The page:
Portugal Arts Part I

In Lisbon, the headquarters of the C. Gulbenkian Foundation (FCG), designed in 1961 by Portugal Cid (b.1925) and R. Atouguia (b.1917) and inaugurated in 1969, and the church of the Sacred Heart of Jesus (competition 1961; 1963-75) in the district of Santa Marta – with its complex that is staggered between two streets of different levels, designed by N. Teotonio-Pereira (b.1922) and N. Portas (b.1934) – marked an important date in the Portuguese artistic panorama, and were the most significant expression in the architectural field at the end of the 1960s. The following decade opened with two other significant events: the exhibition dedicated to the work of the architect R. Lino, then ninety years old, champion of Portuguese traditionalism, and the first presentation in Portugal of the work of the painter MH Vieira da Silva, who had left Fr. École de Paris. While elaborating a research detached from the aesthetic path of Portuguese tradition, Vieira da Silva (d.1922) has always maintained a sentimental and cultural relationship with her homeland, which is reflected in her labyrinthine compositions in which the reflections of the azulejos shine of Lisbon.

According to clothingexpress, the creation of the Portuguese section of the Association des Critiques d’Art (AICA) and a representation of the country in the Comité International d’Histoire de l’Art (CIHA), in the late 1960s, had significant consequences: the Soquil, an important The painting prize, a private initiative on the margins of official institutions, allowed, between 1968 and 1972, to highlight 22 young artists, constituting as a whole a sort of balance sheet of the artistic life of the period; balance that, in 1971, had another notable expression on the walls of A Brasileira do Chiado, the famous intellectual café which in the 1920s constituted the ” modernist ” museum: eleven modernist paintings, mostly collected by the C. Gulbenkian Foundation, were replaced by as many works by young painters selected by AICA, exponents of various currents, from surrealism to abstractionism, to neo-figurativeism: J. Rodrigo (b.1912), F. Azevedo (b.1923), M. Vespeira (b.1924), N. Skapinakis (b.1931), J. Hogan (1914-1985), C. Calvet (b.1928), E. Nery (b.1933), J. Vieira (b.1934), Noronha da Costa (b.1942), M. Baptista (b.1936), A. Palolo (b. 1946).

Another positive event took place in 1973 with the inauguration of the monument to King Sebastian in Lagos: arousing not only scandal but also threats, the work of J. Cutileiro offered a heterodox image of the “ mannerist ” king par excellence of the 16th century, in striking contrast to the series of ” nationalist ” statues that the New State of Salazar had scattered throughout the country.

The revolution of April 25, 1974, opening the country to a democratic regime, gave a new meaning to the decade. On 10 June a group of 48 painters rushed to execute the 48 squares of an immense panel in honor of the “ Carnation Revolution ”: personal formulas, experimented or improvised, allusive or explosive, constituted a very irregular work where the abstract and the conceptual was joined by an ancient imagerie that revived the neorealism of the years around 1945. The revolutionary enthusiasm of the Portuguese artists was exhausted in this panel, which was destroyed in a fire in 1981; a sad reality arose in the crisis that took place immediately after.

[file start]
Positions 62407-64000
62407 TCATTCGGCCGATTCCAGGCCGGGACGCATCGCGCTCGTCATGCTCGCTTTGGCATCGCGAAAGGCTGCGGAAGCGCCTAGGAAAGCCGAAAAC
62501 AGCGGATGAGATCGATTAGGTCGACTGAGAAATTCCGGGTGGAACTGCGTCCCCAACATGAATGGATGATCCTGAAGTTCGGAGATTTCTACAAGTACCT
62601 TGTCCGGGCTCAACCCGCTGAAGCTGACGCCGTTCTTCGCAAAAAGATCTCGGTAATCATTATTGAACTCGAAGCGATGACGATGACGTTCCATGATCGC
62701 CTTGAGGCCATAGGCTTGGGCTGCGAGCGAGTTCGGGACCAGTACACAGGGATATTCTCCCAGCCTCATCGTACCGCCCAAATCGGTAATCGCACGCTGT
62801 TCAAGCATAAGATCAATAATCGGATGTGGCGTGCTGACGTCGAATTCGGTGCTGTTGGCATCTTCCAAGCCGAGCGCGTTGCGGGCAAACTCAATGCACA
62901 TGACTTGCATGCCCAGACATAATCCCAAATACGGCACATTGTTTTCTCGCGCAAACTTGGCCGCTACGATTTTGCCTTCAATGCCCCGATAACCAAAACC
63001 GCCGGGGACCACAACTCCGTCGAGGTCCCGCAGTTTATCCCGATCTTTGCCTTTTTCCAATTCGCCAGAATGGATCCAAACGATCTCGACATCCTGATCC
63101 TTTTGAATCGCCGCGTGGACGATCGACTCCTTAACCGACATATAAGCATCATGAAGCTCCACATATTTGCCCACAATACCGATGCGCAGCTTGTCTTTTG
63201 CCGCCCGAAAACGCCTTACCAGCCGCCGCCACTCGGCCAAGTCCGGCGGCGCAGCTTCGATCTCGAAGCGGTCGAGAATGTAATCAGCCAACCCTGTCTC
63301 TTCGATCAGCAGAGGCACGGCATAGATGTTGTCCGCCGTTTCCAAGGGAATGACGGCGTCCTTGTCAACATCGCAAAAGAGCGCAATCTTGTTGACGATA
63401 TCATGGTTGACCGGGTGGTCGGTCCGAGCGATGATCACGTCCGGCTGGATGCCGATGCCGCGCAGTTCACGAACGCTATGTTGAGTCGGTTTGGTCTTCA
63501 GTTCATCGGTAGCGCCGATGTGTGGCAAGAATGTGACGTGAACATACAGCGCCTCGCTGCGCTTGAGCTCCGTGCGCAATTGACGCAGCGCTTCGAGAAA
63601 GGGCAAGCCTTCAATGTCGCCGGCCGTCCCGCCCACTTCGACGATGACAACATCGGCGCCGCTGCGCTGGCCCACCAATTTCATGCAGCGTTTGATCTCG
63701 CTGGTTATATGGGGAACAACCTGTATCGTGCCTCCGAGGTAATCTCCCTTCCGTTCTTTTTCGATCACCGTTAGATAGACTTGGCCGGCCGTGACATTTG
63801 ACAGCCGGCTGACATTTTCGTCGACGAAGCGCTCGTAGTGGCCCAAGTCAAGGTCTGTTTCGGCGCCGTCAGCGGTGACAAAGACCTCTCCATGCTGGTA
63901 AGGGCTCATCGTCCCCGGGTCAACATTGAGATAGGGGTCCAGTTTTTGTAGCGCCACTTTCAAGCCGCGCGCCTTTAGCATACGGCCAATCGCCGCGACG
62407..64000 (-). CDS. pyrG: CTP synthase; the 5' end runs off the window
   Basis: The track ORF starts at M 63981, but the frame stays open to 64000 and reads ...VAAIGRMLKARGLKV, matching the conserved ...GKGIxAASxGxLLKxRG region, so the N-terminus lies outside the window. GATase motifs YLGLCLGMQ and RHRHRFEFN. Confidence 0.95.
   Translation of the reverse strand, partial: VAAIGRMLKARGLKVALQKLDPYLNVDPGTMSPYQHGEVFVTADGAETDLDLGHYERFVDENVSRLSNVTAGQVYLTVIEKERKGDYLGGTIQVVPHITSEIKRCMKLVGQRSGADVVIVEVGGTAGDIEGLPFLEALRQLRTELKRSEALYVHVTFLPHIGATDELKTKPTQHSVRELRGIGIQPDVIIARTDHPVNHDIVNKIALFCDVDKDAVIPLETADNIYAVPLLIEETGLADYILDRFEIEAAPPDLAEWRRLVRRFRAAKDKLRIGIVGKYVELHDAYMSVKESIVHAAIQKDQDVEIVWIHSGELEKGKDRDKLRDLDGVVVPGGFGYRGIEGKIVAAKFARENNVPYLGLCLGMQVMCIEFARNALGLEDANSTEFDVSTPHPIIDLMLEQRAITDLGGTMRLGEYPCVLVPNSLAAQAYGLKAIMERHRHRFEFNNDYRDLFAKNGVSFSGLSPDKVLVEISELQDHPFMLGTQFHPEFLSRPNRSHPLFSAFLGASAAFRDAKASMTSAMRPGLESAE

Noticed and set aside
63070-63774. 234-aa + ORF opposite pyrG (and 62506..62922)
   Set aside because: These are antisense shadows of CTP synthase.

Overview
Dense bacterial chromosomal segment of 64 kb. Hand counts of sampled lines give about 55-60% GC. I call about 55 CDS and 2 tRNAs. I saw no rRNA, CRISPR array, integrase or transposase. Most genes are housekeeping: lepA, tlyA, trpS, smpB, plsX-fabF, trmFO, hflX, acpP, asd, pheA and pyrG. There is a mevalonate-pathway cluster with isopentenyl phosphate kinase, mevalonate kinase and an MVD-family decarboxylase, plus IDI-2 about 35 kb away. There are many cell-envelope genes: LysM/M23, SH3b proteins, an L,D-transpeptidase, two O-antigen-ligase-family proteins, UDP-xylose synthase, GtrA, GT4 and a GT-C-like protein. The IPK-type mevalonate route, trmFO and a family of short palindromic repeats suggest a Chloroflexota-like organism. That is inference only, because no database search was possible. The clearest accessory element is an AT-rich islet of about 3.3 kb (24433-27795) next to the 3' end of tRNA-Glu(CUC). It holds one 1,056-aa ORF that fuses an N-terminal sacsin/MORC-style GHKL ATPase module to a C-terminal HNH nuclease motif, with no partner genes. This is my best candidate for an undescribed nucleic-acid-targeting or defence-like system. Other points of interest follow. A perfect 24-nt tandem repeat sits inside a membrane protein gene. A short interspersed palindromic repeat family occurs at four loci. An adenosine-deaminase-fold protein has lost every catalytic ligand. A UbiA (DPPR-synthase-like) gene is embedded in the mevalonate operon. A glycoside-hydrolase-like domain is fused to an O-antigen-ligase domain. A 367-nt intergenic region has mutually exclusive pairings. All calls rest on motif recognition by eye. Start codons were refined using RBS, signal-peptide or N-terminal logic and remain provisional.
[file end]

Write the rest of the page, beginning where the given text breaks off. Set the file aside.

The limited art market, which had had an abnormal evolution in the period of banking euphoria towards the end of the regime, during the government of Caetano, had a total collapse; but the crisis was even more profound, affecting the very ethics of artistic life. An elusive Popular Action Front of plastic artists brought together those mediocre people who wanted to take advantage of the para-revolutionary situation with the support of a military-police department and with the passage of the Secretariat of State for Culture to the Ministry of Information. With an evident propaganda intention directed by the Stalinist Communist Party, the Front attempted to seize the Sociedade Nacional de Belas Artes (SNBA) and to exert pressure also on the C. Gulbenkian Foundation. A dictatorship, as is normal, hid another: the one that wanted to officially impose itself as the ” tribunal of taste ”, preventing, among other things, considering it anti-progressive, the realization of a large exhibition of Portuguese modern art at the Museum of Modern Art in Paris.

After this difficult moment of national life, a situation of calm led to slow rhythms, in the general disinterest, both artists and the public and the political forces, unable to solve economic problems and even less to define a significant structural action of the new social situation. -cultural. After twenty years of the ” Second Republic ”, the balance of what has been achieved by successive governments – of various or opposite political beliefs – is, as far as the visual arts are concerned, globally negative.

In a short time the rural landscape was destroyed throughout the country by a poor institutionalized architecture of emigrants, with the complacency of local authorities who did not acquire the necessary culture under the new regime. Likewise, the architectural heritage has continued to degrade, despite the organization of specialized institutes that have elaborated questionable reforms, always lacking a definitive cultural policy and competent elements for their implementation. Museums also continued to suffer from similar evils, with functional indecisions, although generous subsidies began to arrive in this field too, the proper use of which was being discussed, from European Community funds.

Portugal Arts 1